End of Week 8

Hey guys,

GDC is upon us and everyone's freaking out. I have lots of meetings planned. I'll mostly be doing stuff for Loki's Planet and doing a little recruiting for another game I'm working on called Tower22 ( www.tower22game.com ). There's not a lot for me to do for Dawnshine right now. No company will invest in us this early on, and those that will would offer too little seed money and want a massive chunk of our profits to make up for the risk. Not a good deal for us.

I don't think a lot will come out of GDC for Dawnshine other than to make some in roads connection wise, get some figure quotes for me to put in my business plan, and check out the latest in middleware on the market. I've been looking at a few other engines aside from HeroEngine. Though in terms of what all HE does, and the fact that the license is cheaper than what the other guys are doing, I don't know if we're going to switch. I had to sign an NDA to find out how much BigWorld charges for their engine. Wow, is all I can say. It's worth it, but wow.

There's a few things about HE I'm not happy about. The water is really limited. If you play SWTOR, you can see what I mean. It's not very realistic. It also does cube mapping for dynamically created shadows. Every time I play SWTOR, that really stands out to me ( aka, notice how the shadows are in squares ). I keep thinking, "This game cost over $300 mil to make and they're using the default cube mapping from the engine?" Ironically, the HeroEngine development team is planning on upgrading the shadow mapping rendering system, so future MMOs using the engine will have better graphics. So Dawnshine will have smooth shadows, while SWTOR will probably still have shadow squares.

Let's see. The artists are taking two weeks off from meeting. About half our team is going to GDC and they're going to be showing off their portfolios. So I didn't want them skimping on their portfolios because they're working on Dawnshine, nor did I want them feeling guilty about not working on Dawnshine because of GDC, so yeah.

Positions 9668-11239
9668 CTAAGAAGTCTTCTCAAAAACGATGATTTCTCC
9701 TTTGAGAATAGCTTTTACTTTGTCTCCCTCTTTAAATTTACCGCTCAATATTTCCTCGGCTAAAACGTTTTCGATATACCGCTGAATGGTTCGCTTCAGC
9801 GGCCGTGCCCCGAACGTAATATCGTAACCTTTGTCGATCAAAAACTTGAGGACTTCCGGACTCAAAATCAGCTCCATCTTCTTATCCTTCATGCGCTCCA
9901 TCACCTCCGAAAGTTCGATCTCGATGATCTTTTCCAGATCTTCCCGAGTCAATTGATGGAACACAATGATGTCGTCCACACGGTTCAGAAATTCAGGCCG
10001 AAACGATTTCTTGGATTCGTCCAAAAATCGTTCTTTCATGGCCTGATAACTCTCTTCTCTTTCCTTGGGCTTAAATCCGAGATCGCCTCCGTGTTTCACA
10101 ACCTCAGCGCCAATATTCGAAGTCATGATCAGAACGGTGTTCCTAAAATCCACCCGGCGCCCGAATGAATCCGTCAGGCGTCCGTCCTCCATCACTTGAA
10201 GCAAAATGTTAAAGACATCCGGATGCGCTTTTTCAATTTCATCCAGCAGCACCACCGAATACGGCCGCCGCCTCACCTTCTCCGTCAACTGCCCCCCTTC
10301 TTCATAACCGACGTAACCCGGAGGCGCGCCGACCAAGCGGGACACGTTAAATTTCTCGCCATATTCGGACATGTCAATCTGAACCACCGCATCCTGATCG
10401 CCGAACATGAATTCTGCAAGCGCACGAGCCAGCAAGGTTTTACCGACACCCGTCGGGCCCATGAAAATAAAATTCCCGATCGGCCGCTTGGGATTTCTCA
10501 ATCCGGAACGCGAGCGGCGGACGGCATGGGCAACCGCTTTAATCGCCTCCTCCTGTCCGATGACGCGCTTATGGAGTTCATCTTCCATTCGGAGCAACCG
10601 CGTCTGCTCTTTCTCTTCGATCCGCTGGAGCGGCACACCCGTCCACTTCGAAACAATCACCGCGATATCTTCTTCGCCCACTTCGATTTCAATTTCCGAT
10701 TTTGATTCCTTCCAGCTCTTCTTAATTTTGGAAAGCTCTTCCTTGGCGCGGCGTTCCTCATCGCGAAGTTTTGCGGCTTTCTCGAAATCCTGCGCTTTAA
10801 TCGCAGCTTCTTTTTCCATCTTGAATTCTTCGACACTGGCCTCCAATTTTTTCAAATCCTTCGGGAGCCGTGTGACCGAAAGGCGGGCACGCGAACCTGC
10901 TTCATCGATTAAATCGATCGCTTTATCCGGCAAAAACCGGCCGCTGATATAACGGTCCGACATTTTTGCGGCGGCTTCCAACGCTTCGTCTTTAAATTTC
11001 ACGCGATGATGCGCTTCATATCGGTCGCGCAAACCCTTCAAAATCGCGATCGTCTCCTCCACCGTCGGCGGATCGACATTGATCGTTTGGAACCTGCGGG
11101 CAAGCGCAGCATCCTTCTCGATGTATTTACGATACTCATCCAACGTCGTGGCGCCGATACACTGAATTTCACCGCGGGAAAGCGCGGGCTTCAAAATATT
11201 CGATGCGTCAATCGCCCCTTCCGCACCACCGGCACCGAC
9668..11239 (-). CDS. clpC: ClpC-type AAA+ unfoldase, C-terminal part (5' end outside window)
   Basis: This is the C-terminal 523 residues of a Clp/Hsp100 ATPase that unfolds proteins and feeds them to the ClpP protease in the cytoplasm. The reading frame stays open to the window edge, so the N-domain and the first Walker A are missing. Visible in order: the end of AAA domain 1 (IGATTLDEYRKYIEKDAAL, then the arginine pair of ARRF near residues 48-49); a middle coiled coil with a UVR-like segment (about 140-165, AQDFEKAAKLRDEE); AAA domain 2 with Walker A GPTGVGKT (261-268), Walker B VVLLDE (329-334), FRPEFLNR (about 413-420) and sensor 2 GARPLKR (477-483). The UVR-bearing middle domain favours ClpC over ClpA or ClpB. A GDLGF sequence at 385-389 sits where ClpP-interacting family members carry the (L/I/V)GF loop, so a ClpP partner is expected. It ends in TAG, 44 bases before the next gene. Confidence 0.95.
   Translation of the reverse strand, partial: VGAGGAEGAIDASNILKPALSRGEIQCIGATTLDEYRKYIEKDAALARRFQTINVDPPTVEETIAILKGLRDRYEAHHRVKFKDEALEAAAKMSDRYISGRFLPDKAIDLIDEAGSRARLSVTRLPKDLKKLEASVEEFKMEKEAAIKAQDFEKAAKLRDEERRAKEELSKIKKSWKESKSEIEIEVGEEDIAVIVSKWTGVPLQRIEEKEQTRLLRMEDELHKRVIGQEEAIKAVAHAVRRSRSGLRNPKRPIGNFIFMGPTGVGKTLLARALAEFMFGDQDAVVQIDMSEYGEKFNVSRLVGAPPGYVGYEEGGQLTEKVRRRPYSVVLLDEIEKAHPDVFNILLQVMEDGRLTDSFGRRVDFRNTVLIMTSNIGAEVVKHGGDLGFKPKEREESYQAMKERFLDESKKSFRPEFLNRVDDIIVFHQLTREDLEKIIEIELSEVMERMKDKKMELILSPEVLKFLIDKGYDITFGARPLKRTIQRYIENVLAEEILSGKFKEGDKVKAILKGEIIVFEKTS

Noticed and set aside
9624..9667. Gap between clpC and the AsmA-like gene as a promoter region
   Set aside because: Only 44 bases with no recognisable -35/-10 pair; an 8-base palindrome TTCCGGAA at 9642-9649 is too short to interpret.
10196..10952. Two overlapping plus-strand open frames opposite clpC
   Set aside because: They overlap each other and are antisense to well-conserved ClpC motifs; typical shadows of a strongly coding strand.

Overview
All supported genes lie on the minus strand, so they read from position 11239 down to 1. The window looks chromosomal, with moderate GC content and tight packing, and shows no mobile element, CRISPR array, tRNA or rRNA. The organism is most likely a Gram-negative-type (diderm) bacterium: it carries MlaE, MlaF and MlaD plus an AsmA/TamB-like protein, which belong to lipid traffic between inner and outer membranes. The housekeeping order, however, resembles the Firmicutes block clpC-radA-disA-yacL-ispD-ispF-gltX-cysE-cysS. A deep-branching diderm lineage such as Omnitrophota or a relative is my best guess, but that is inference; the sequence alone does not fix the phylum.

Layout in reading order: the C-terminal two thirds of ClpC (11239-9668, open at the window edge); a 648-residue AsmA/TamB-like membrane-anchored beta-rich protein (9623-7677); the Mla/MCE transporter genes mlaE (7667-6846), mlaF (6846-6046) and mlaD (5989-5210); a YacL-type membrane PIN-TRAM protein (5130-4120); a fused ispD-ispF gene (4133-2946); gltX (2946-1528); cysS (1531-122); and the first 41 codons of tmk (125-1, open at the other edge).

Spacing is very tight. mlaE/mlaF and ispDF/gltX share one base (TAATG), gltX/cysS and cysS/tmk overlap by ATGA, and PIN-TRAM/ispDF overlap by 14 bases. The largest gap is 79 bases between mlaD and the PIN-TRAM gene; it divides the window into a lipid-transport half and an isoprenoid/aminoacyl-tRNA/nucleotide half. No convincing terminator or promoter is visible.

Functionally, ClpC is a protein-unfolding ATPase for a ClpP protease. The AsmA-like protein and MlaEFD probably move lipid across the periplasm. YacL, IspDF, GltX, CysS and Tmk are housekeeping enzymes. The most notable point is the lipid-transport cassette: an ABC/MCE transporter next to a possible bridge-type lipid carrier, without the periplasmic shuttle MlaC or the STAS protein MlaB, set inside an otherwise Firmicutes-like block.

No rest for the programmers. This brings up another issue. The engine is broken again. We're building a zone just for character selection / creation. You probably don't realize this when you play World of Warcraft or most MMOs out there that if you click on your character, it instantly moves you to a camera in a little room that has art assets that symbolize your character's race and/or faction. Click on a different character, and the engine moves you again. It happens so fast that you don't know the camera is switching around.

Well, this is what one of our programmers is creating right now. The other programmers are working on other things, but this is the area that's broken.... I think. All I know is there's an error with the camera systems and it causes the engine to crash. None of us seem to know how to fix it, and I'm so busy doing everything else on the project. For me to squeeze in time to do a crash course in the camera systems to try and figure out how to fix things, yeah, pretty frustrating. But we'll figure it out, just like we've figured out the last two game stoppers. Eventually we'll break the engine in every way possible and find new, impossible ways to break it. In the end, we'll be masters as fixing it and pushing it to the limit and throwing in our own curves to extend that limit. So I'm not freaking out about it. Still, I don't like that the programmers have been at a dead stop for a week now because of it.